The Turf Club revamps drug testing systems
New measures will include for the first time the ability to test horses that are out-of-training
Trainer Philip Fenton at Clonmel Racecourse. Photograph: Niall Carson/PA Wire
The Turf Club have announced plans for a major revamp of their drug-testing systems including for the first time the ability to test horses that are out-of-training.
Currently Irish racing’s integrity body are permitted to test horses that have been officially returned as in-training but they have no authority over yards that are not licensed.
On the back of charges brought by the Department of Agriculture of possession of unlicensed medicines, including anabolic steroids, against two trainers, Philip Fenton and Pat Hughes, there has been a focus on the Turf Club’s policing of racing in terms of medication.
Yesterday the body issued a statement outlining plans for horses out-of-training to be subjected to a “rigorous new testing programme” and for “current procedures for testing in-training horses to be intensified.”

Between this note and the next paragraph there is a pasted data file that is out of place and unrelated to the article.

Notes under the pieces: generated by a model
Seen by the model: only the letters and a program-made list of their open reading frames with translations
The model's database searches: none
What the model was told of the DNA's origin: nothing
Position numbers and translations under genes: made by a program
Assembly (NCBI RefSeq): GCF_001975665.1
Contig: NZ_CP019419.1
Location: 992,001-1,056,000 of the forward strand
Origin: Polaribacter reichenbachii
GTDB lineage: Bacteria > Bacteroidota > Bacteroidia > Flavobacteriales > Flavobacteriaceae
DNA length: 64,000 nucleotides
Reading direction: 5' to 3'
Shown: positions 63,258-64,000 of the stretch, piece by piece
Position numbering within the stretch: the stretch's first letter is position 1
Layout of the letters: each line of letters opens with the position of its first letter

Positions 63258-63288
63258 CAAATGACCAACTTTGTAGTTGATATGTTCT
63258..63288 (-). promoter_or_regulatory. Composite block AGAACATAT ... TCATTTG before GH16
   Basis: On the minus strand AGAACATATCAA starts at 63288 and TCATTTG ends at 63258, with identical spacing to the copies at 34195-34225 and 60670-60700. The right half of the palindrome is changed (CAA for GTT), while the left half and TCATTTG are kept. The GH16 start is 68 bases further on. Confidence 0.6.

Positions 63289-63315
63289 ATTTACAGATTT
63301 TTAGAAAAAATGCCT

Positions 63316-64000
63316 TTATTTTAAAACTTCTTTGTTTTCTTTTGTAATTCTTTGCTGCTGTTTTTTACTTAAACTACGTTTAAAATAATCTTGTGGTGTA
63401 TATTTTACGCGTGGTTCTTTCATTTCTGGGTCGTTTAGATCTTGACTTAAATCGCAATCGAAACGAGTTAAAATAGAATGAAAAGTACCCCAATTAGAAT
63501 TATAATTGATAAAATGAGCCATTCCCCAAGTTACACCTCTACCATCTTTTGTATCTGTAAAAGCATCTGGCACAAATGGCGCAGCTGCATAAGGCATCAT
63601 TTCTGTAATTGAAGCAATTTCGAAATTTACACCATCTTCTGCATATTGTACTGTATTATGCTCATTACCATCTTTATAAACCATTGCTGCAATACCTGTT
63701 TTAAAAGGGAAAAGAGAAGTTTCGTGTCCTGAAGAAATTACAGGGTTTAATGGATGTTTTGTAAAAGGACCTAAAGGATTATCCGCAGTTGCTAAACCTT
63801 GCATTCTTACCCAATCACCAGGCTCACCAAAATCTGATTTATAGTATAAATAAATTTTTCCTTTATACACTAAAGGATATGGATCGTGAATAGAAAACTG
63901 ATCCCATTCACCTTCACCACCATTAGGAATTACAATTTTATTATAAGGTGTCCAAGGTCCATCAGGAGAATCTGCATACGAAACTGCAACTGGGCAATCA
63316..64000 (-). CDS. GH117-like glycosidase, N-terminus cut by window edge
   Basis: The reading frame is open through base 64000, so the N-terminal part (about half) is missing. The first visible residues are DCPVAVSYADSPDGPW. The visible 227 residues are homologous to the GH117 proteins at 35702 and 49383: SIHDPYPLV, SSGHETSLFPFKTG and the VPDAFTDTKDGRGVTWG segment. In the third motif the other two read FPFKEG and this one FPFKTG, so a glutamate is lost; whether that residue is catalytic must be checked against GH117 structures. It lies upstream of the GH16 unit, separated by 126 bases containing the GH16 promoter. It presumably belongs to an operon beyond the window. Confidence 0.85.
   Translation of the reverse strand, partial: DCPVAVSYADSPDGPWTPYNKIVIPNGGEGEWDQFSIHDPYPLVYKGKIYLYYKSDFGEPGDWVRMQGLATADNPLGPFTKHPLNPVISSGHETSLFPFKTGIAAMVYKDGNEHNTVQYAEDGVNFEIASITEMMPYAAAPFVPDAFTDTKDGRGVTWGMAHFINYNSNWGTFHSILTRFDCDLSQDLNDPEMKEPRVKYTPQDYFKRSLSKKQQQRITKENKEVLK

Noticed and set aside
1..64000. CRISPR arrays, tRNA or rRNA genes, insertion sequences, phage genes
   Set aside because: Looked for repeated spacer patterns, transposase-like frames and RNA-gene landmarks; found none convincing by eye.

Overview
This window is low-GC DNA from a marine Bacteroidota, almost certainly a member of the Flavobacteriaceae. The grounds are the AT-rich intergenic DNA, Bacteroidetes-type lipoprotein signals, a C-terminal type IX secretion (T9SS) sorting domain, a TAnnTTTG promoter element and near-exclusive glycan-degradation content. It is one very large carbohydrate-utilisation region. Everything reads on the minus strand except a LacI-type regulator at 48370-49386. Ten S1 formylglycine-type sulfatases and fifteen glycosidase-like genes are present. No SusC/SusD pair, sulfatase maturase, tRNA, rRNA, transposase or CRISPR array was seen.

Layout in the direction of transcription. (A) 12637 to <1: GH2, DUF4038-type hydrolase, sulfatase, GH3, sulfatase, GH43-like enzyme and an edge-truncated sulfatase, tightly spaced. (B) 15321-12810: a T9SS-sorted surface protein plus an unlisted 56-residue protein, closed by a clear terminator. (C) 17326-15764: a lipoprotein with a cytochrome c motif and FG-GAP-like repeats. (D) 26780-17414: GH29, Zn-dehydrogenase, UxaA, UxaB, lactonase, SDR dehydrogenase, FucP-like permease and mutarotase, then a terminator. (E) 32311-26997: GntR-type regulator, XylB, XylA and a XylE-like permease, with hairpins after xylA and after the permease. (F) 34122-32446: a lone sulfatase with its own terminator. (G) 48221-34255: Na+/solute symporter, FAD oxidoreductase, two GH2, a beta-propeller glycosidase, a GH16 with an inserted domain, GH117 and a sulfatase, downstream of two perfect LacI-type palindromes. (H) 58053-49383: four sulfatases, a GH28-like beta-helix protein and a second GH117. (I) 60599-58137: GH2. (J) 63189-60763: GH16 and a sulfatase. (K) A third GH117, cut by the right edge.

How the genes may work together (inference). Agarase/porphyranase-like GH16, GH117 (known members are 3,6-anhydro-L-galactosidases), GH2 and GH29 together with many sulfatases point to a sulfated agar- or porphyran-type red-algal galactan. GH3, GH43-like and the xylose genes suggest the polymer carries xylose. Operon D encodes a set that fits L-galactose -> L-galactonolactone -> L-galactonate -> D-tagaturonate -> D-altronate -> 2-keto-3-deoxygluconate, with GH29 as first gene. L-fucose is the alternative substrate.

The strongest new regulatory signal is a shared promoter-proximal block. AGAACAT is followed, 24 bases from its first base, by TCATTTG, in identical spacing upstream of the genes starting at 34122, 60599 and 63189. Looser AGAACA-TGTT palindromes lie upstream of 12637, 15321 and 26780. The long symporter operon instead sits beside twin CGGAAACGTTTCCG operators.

Crucially it is seeking new powers for its officials to be allowed search premises and to seize materials if necessary.
The Turf Club is also looking for formal information sharing arrangements with the Department of Agriculture, the Gardai and Customs.
It aims to have its new regime in place by January 1 of 2015. Horse Racing Ireland, which handles racing’s finances, has given clear indications of support in relation to any funding of the Turf Club’s needs in terms of a revamped drug-testing programme.
The Turf Club chief executive Denis Egan said: “We will use every resource at our disposal to ensure that Irish racing is kept as clean as possible and free from drugs.
“Over the next two years we will significantly enhance the out of competition testing that we carry out with the result that we will be able to test a lot more horses that previously we did not have access to.
“Recent developments have pointed for the need to extend the drug testing regime particularly into the area where horses are out of training, and also to seek new powers to enable the Turf Club veterinary officers inspect premises for illegal drugs.”